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  1. #1
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    Looking for a home roaster

    I am interested is picking up a roaster, is there much difference between a drum roaster or the up right ones that remind me of hot air corn poppers. Any help would be greatly appreciated.

  2. #2
    Junior Member
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    NH
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    I guess one question to ask is how much money are you willing to spend?

    If you're going to home roast I would suggest the "hottop" roaster. It is a 1/2lb perferated drum roaster that does a decent job. about $500+

    It does put out some smoke (even with it's filter) so I would use it under an exhaust hood or outside if weather permits.

  3. #3
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    Thanks I was leaning towards the drum roaster

  4. #4
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    Feb 2006
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    Gig Harbor, WA
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    I own a Cafe Roaster and was purchased through Monster Coffee. The roaster works great for my low volume I roast right now. I use some of monsters coffee blends for drip coffee and espressos. They just recently are now offering single origin green coffee as about half the cost so you can make your own signature blends. So far I have been very happy with the roaster if you are okay with roasting 3 to 4 lbs an hour - 1 lb roaster? I believe they run about $3,000.00. Here is they website they sell these roaster at if you want to inquire more? http://www.sonofresco.com/

  5. #5
    Senior Member
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    Canada
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    Hi Nightguy,

    I believe a drum roaster uses convectional heat and stirs the beans for an even roast by drum rotation. The beans heat slower so longer roasts are capable and the drum size is larger in comparison to a fluid bed (pop corn popper style forced hot air) roaster. I think the roasts you can get with a drum are toastier and perhaps sweeter given that it's easier to more fully caramelize a bean's sugar and take it past 1st crack without burning it.

    A fluid bed, popcorn popper style roaster uses forced air to both roast and circulate the beans. They roast much faster and much more evenly since the forced air is constantly circulating all around the beans. However the increased degree of circulation and the smaller batch size of a fluid bed makes for a much faster roast. It's difficult to do a long roast with a fluid bed and the rest periods between 1st and 2nd crack end up being short, sometimes very short. Fluid bed roasts tend to be much brighter than drum roasts.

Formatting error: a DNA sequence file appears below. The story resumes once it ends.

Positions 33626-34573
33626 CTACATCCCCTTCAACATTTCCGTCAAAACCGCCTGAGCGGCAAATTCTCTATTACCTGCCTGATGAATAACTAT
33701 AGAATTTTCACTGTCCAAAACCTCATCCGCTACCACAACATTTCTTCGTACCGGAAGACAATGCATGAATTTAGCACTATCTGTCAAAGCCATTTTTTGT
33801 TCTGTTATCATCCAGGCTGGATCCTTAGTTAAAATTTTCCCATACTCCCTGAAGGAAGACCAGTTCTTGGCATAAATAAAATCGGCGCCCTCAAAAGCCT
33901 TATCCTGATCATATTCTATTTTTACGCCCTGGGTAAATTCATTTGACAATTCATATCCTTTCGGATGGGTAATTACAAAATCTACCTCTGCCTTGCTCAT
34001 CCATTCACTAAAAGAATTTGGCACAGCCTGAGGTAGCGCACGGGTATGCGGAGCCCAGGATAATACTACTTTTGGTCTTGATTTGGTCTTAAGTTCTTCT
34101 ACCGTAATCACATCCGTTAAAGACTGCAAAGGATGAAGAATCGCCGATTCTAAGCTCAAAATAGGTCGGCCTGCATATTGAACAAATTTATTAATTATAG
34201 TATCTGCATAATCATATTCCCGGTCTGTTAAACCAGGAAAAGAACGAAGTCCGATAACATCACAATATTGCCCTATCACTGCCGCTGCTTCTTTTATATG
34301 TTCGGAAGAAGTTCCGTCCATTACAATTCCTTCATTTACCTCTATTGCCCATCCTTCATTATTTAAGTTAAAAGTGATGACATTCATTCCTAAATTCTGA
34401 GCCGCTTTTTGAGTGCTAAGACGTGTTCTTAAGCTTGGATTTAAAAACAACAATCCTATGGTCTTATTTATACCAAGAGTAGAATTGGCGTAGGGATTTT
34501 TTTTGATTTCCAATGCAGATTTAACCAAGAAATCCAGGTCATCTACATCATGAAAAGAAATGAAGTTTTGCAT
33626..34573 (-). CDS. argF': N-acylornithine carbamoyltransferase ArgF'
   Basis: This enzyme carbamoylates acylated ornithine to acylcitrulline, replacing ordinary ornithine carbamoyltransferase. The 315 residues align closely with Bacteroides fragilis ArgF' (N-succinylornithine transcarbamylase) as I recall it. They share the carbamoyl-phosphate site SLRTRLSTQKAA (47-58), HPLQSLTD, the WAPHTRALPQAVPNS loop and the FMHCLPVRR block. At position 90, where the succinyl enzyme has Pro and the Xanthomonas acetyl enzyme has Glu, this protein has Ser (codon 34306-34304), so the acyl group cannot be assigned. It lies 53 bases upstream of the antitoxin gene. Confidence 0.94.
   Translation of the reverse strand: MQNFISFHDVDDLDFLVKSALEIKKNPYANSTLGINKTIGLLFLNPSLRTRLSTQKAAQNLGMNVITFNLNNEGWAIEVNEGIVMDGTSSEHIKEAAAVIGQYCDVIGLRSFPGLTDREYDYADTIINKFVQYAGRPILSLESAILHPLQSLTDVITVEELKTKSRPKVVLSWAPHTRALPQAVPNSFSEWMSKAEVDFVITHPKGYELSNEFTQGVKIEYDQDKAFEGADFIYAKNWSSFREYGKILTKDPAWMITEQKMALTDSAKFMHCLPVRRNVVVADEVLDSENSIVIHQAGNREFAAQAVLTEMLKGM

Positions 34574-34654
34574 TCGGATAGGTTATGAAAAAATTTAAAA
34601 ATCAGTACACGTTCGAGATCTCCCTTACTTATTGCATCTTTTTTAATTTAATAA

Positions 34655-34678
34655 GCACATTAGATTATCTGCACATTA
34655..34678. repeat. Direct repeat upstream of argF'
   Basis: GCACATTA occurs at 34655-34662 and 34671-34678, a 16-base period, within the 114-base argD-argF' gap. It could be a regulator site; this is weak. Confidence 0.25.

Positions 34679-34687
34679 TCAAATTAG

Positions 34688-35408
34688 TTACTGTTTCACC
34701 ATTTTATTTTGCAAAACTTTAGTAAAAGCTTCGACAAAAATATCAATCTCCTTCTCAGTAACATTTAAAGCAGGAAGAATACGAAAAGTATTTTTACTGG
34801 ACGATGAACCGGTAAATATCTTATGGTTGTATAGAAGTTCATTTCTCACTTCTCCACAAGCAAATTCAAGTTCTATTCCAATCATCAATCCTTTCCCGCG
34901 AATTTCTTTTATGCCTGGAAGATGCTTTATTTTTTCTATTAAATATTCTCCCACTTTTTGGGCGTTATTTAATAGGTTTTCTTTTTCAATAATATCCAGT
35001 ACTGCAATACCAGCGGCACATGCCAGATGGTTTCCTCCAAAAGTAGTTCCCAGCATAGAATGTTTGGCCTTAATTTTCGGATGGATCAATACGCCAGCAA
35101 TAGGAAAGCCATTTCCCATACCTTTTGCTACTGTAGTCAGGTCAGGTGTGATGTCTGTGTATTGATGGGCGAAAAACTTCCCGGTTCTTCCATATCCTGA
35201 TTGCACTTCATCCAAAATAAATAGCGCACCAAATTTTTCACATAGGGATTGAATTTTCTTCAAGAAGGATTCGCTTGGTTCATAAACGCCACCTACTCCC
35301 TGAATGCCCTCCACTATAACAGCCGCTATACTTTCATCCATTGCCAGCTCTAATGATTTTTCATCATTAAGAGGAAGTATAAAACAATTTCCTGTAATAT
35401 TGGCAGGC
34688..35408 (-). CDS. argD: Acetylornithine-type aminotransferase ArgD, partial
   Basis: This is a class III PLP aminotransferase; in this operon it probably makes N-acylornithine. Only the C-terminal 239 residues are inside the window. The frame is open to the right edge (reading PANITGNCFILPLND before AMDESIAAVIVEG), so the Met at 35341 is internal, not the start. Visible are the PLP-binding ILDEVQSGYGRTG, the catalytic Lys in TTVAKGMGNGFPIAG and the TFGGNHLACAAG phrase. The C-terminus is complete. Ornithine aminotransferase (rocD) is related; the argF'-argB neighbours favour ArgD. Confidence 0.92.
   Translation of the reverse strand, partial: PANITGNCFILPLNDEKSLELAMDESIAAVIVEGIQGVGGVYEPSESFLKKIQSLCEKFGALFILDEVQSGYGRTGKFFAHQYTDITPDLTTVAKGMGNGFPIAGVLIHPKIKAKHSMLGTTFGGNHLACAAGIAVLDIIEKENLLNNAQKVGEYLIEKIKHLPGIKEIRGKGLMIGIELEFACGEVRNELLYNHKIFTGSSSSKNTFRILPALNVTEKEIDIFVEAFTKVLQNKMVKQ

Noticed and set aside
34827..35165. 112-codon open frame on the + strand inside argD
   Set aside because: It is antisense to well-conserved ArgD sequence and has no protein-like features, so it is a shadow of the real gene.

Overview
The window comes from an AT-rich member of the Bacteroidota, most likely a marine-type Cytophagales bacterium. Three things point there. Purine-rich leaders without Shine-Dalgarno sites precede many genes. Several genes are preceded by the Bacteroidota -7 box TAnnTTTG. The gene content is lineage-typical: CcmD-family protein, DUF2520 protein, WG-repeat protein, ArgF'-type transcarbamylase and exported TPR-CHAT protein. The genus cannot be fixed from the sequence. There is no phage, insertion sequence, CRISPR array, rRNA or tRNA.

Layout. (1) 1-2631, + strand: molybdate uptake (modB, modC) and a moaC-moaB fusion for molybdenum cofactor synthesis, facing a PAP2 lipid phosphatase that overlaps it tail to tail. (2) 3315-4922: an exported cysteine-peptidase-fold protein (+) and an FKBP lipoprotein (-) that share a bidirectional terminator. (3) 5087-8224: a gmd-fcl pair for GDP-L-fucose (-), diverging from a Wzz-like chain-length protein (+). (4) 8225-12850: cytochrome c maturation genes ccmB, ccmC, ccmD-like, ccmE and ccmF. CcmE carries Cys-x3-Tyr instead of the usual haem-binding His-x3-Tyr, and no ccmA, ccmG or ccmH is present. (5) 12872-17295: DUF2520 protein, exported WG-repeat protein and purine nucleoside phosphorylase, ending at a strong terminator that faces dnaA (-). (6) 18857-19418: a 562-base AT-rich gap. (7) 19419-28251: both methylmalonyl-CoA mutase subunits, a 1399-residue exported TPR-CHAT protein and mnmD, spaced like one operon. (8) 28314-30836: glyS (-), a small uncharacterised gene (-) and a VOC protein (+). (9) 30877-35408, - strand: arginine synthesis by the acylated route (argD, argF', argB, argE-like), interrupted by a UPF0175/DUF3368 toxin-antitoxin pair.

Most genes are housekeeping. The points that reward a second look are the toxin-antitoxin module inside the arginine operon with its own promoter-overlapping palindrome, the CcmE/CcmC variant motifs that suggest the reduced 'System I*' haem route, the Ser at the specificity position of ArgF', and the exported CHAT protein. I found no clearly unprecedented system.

Fluid bed roaster like the Fresh Roast, i Roast, Zach & Dani's, popcorn poppers...are less expensive than drum roasters. They're also smaller and take up about the same space as a coffee maker.

    So, I guess it depends on how much you want to roast at any one time, what kind of roast you prefer and how much you're willing to spend.

    If you don't want to spend a lot of money there are other ways to roast beans besides a dedicated machine.
    Grinder: Macap M4 stepless, Zassenhaus kneemill
    Machine: Quickmill Vetrano, Olympia Cremina '67
    Brewers: Yama 5cup, ibrik, Bodum e Santos, french press, pour over drip
    Roaster: Hottop programmable

  6. #6
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    Thanks for the info it has been helpfull

  7. #7
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    Feb 2006
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    Gig Harbor, WA
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    I like my airbed roaster...as it don't take up much room and so far not much maintenance and has been reliable for my low amount of roasting at the moment. Hoping that will change down the road then I will delve maybe into a drum roaster for 5 lb. roast quantities instead of my 1 lb. roasting as of now. I will still probably keep my 1 lb. roaster for sample testing/roasting.

  8. #8
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    If you are roasting in a fluid bed and it roasts quicker would this not change some of the characteristics of the bean? is it beter to roast slower?

  9. #9
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    For 1 lb. and under I think the fluid bed works great but if you need to roast more than 1 lb. at a time then are drum roasters better...that I am not sure about. I would love to hear an opinion or a link to a good site to read up on the differences and what makes one better over the other and why?

 

 

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